Welcome to the second post in a series dedicated to the chart patterns I use and look for every day during my technical analysis of the UK stock market. Last week we looked at the flag chart pattern. Today, we will look at the pennant chart pattern.
You will be familiar with the attributes of the pennant chart chart because they are similar if not identical to the flag chart pattern. The most obvious difference between them is the shape of the flag after the formation of the pole.
The flag chart pattern exhibits a flag that is rectangular and usually slanting slanting away from the dominant trend. The pennant chart pattern exhibits a flag that is triangular in shape and is usually symmetrical.
To illustrate, take a look at the following chart:
- Is a bullish pennant i.e. is in an established up trend
- Like the flag chart pattern, the pennant chart pattern is a continuation pattern
- The pennant chart pattern has a flagpole which forms with an explosive move in price accompanied by heavy volume
- The pennant is triangular in shape
- Volume declines after the flagpole during the formation of the pennant itself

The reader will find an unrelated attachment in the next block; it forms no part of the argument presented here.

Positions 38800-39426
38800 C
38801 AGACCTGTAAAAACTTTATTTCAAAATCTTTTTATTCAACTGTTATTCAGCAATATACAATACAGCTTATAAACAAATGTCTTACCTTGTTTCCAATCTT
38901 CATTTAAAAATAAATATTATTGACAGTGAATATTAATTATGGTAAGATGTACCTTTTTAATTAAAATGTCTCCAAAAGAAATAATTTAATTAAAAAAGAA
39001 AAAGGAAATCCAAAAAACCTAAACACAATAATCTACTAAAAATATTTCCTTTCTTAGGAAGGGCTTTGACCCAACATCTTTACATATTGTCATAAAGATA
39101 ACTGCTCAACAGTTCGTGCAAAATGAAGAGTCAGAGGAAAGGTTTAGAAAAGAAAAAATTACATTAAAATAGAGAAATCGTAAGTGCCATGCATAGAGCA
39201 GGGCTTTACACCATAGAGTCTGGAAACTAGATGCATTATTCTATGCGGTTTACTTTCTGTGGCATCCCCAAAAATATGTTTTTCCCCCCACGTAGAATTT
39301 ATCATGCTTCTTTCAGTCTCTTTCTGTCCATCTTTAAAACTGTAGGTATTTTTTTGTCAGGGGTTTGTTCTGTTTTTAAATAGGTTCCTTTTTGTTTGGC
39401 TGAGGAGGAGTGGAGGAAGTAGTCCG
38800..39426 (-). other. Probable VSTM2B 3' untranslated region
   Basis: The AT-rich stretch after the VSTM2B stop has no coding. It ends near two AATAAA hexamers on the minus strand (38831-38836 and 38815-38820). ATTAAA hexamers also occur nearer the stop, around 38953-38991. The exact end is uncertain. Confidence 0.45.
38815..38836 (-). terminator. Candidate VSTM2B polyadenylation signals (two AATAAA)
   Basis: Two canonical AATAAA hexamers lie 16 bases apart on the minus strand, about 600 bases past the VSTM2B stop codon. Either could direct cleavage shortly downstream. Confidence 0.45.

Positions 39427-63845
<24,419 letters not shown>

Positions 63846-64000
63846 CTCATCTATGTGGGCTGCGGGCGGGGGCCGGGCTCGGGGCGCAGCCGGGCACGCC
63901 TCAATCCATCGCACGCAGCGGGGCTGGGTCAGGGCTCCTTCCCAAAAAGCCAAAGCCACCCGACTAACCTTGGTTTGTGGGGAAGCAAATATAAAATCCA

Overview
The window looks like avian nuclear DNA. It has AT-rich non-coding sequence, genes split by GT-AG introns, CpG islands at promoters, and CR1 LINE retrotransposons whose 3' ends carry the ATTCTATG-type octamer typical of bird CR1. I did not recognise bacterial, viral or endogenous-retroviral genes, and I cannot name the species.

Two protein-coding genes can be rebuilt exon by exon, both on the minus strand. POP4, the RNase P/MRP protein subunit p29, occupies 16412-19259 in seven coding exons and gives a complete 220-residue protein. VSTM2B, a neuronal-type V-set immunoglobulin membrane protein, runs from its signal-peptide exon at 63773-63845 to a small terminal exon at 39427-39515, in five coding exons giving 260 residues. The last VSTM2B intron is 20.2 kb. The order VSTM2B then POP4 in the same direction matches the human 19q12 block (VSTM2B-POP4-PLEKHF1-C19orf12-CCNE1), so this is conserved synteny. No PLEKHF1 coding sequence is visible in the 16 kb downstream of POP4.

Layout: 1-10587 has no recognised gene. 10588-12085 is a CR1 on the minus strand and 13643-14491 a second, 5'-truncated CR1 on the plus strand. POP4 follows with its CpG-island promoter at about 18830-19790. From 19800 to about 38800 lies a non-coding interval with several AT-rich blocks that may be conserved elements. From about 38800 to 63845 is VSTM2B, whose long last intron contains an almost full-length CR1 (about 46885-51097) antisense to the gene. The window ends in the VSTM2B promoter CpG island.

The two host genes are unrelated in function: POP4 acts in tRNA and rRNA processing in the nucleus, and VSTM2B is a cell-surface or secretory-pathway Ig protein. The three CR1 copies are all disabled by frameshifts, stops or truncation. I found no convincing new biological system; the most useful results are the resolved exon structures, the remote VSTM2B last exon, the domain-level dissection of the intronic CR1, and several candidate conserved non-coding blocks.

- The best way to trade the pennant chart pattern is a break above resistance (top line)
Hopefully you can see that the pennant chart pattern is a very close relation to the flag chart pattern.
Usage Of The Pennant Chart Pattern
Like the flag chart pattern, the pennant chart pattern works best when there is a marked increase in volume, especially during the formation of the pole which can last for up to three days. I will enter a trade when the price breaks resistance and place a stop loss beneath the support line.
Next time you are flicking through some charts, try to see if you can spot the pennant chart pattern and more importantly, notice what happened to the price afterwards!
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